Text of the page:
Responsibilities – what has happened in our family life that has helped my children grow in the areas of responsibility with time, money, and possessions?

Intrapersonal – how have my children grown as a person – their inner self

Talents – what talents have been developed over the year – what activities or opportunities have they had to stretch and improve

Academics – where are they at, in terms of the 3 R’s, thinking, history, geography, science etc.  What has been their strengths and their weaknesses.

The key to writing a good report but still using all of family life is to use education speak; that is to use the language of educators to describe the learning going on in everyday activities.  For example:

When considering the area of talents Naomi has joined a community drama group which I list as her art programme for this year.  Daniel though has been interested in drawing and has used ‘learn to draw’ books in his free time – which is his Art, as is his interest in stop-motion animation and movie making though that also covers Technology!  Both these forms of art have helped my kids understand different ways of communicating ideas, they have both learnt different techniques and skills, and they reflect on their own work and think of ways to improve.  These are the aspects of art that are important in education speak.  For me, I use the curriculum framework though this is now a mostly outdated document officially, it still provides education speak; it still breaks down what the kids are doing and gives us the formal words to explain.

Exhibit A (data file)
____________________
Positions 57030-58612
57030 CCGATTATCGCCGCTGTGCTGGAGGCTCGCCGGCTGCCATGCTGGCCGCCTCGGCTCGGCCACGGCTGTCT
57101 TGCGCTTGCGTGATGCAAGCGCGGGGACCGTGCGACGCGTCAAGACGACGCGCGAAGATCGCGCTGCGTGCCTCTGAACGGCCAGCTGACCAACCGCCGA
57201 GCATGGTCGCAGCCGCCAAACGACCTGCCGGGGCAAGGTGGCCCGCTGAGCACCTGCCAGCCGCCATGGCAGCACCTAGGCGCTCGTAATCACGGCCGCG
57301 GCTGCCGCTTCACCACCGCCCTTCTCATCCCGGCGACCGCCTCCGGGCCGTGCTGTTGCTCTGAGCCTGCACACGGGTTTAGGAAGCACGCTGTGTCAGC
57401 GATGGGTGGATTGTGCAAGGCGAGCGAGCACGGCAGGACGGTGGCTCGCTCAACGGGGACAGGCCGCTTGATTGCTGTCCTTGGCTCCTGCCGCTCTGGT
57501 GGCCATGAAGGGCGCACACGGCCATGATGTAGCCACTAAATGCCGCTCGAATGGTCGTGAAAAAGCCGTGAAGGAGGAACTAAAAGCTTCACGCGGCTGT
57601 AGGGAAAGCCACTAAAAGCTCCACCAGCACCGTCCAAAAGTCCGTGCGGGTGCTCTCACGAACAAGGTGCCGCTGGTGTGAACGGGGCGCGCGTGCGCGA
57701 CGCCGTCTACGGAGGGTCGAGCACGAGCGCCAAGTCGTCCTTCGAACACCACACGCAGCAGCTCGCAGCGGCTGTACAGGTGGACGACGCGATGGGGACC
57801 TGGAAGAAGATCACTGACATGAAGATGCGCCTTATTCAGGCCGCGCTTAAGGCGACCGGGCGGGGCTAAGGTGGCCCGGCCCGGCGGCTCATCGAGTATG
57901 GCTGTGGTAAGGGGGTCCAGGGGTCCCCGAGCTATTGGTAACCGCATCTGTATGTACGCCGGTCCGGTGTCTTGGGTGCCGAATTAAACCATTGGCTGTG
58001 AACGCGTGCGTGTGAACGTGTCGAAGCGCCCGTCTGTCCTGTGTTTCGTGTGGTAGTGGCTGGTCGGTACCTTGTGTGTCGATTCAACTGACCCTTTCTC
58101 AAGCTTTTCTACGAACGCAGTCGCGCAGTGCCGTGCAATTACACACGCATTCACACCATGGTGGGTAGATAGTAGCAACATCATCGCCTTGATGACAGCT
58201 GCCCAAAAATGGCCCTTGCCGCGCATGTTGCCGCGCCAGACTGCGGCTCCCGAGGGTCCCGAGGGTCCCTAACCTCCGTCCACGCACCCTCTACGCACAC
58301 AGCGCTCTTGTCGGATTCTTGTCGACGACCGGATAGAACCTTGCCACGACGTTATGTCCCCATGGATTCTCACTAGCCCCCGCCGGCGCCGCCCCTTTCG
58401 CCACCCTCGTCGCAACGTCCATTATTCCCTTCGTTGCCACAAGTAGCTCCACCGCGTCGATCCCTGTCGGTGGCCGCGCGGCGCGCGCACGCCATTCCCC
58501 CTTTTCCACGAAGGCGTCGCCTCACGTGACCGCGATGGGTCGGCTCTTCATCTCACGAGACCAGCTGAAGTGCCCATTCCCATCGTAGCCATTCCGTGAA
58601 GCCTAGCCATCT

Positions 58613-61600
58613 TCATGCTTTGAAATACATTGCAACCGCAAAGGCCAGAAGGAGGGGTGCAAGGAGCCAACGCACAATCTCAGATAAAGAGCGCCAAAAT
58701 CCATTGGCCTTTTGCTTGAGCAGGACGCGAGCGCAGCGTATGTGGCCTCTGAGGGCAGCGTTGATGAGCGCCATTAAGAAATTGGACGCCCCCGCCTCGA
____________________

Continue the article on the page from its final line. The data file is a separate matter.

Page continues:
This may go deeper than you want to report – if so, then simply use the learning areas and categorise the activities accordingly:  Art, Language Arts (English), Health and Physical Education (which also includes personal values and development), LOTE (Language other than English – 2nd language), Mathematics, Science, Society and Environment, Technology and Enterprise.   I am sure that every family has activities that support most of those distinctions.

I then write a comment or two about their involvement in that activity. As I reflect on what they have done the skills and lessons learnt become apparent.

Three family friendly ways to keep records that will help you compile such a report are

  1.  Your family diary – as you flip back through the year you will see the commitments and activities your kids were involved in.  A dress-up party (Art, History, Technology), dinner with a missionary or grandad who talked about their life (Society and Environment), sport commitments (Physical Ed, Health), community dance (Physical Ed, Society), maybe your older kids organised and hosted a birthday party for their younger sibling (English, Health, Technology, Art),  cooking (Health, Technology, Society),